Important Details of Mileage Reimbursement You Should Know By Now

Carrying through with the daily errands that come with having a business is unavoidable. As an entrepreneur, you may not have the capacity to do them yourself but that does not imply you can’t entrust them to your employees or partners. Pickups and deliveries specifically require cars to deliver and your business may not have company’s automobiles to use in these cases. That should however not curtail you from doing what you got to do. Your employees can use their own personal vehicles to help you run your business errands but ultimately provide you with their milage sheet for you to offer mileage reimbursement.

Defining Mileage Reimbursement

Mileage reimbursement is the compensation you give to your employees or partners for using their personal vehicles or automobile to run your business activities. When they come to you for the compensation you can consider using IRS standard mileage charges to know how much they should get. These charges change yearly which calls for keeping up to date with the changes. 54.5 cents per mile driven is the standard mileage compensation charge for the year 2018. Sending your employee to pick up products 20 miles away and returning them to the business location would translate to 40 driven miles which equals $21.8 worth of compensation.

What Mileage Reimbursement Entails?

Supposing you are new to this mileage reimbursement thing, you must be wondering how these figures are put together to satisfy both the employee and the employer. Well, while computing mileage reimbursement a number of things have to be considered:

  • Registration Fees
  • Gas charges
  • Depreciation
  • Maintenance charges
  • Insurance

If the business errands were run using the company automobiles then you should not use the federal mileage reimbursement to compensate them.

How Does It Work?

It is important that while on a business trip, your employees keep track of the distance they cover. This might even call for them to have a pen and paper with them just for better record keeping. Multiple enterprises prefer to give their employees mileage sheets or forms which has the following details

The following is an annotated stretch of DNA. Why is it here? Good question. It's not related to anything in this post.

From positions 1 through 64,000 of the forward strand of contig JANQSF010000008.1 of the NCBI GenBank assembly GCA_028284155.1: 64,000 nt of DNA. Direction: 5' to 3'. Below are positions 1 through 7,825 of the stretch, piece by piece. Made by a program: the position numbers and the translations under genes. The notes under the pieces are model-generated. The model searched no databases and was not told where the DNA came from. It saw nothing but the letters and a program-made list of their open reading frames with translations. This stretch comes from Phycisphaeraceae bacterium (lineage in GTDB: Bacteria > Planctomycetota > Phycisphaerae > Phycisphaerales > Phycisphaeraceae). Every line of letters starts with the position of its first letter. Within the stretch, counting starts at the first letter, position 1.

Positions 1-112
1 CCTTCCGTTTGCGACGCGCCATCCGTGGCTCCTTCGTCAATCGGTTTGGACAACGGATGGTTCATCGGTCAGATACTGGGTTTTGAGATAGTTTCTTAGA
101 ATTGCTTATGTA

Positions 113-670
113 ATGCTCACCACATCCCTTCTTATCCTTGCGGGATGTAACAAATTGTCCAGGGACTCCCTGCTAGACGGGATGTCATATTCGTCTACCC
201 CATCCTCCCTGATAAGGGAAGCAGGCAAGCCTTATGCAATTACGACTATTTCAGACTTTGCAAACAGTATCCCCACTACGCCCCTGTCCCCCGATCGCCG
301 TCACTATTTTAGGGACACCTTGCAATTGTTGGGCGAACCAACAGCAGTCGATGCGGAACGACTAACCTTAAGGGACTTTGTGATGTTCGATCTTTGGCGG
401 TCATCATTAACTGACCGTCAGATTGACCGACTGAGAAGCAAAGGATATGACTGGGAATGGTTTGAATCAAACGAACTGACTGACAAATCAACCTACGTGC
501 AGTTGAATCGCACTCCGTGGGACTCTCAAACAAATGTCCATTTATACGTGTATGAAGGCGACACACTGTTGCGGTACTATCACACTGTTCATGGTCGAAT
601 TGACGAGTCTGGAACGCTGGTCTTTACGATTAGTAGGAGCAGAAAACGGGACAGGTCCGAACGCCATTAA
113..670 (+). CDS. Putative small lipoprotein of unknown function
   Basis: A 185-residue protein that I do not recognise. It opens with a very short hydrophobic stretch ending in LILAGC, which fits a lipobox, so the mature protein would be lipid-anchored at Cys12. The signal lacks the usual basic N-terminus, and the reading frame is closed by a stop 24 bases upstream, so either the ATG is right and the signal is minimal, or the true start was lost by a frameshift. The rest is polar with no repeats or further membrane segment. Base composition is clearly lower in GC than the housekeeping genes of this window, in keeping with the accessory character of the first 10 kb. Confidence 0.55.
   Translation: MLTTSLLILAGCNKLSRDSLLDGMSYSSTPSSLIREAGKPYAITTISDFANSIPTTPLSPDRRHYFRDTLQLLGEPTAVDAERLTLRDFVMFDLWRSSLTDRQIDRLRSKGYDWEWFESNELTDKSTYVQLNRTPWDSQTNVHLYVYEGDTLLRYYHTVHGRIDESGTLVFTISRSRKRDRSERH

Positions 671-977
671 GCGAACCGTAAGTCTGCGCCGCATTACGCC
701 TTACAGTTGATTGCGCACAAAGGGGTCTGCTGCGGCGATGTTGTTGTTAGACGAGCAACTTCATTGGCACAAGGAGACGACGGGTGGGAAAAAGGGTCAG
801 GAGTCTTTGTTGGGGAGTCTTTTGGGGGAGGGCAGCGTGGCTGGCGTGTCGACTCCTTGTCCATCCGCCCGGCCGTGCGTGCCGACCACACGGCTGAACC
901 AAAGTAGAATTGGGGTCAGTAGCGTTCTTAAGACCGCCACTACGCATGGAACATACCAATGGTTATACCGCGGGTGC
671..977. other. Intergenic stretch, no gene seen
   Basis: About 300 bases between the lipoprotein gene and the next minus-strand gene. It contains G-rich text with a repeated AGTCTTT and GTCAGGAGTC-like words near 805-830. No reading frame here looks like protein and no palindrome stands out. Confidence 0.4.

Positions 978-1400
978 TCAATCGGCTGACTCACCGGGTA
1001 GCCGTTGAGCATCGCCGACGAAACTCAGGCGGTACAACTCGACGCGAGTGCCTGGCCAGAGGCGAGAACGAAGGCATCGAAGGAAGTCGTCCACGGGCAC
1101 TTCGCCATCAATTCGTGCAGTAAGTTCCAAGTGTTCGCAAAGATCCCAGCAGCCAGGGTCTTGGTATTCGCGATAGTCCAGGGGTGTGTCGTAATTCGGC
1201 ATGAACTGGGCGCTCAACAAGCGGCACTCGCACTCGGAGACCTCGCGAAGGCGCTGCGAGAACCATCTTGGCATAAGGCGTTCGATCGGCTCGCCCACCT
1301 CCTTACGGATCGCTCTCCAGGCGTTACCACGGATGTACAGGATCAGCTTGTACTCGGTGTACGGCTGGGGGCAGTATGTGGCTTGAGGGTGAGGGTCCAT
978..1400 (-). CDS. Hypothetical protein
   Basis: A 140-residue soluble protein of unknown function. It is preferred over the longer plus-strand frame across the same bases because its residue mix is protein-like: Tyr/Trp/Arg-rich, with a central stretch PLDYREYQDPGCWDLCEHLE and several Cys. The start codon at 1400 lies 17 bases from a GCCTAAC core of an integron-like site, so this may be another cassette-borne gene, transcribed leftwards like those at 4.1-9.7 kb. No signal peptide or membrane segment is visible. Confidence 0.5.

• Destination
  • Origin
  • Total miles
  • Miles traveled
  • Purpose of business
  • Date

These forms are made with many lines which mean that the employee can fill in as many trips as possible. Employees can then submit the forms every once or twice a year to receive lump sum amounts rather than small compensations.

As a business, you can, however, create some policies, rules, and exemptions regarding the milage sheet and include them in the employee guidebook to mitigate any form of confusion in the future. How you compensate them is your choice, while some choose to pay them with regular wages others prefer direct deposit or cutting them a check. This payment should be processed not more than two weeks after the mileage reports have been submitted.

Advantages of Reimbursing Your Workers:

  • When you are regularly reimbursing your employees for running business errands you get a tax break
  • It offers a great perk for your workers which generally boost their willingness to run business errands knowing they will be compensated. Failing to reimburse them can create a poor employer-employee relationship which ultimately slows down progress in the business.
  • It is the best way of amplifying employee satisfaction and benefiting from tax deductions

Frederick W. Daily, J.D, LL. M (tax)

Frederick W. Daily, J.D, LL. M (tax)

Fred Daily is a tax attorney with over four decades of experience in the tax field. He has given tax programs for CPAs, Enrolled Agents and even the IRS. Fred has been quoted in the New York Times, Wall Street Journal, and has appeared on CBS, NBC, Fox, NPR news features and ABC’s Good Morning America. He is an author of books on taxes and his website, taxattorneydaily.com features a wealth of tax tips for minimizing taxes and dealing with IRS issues.



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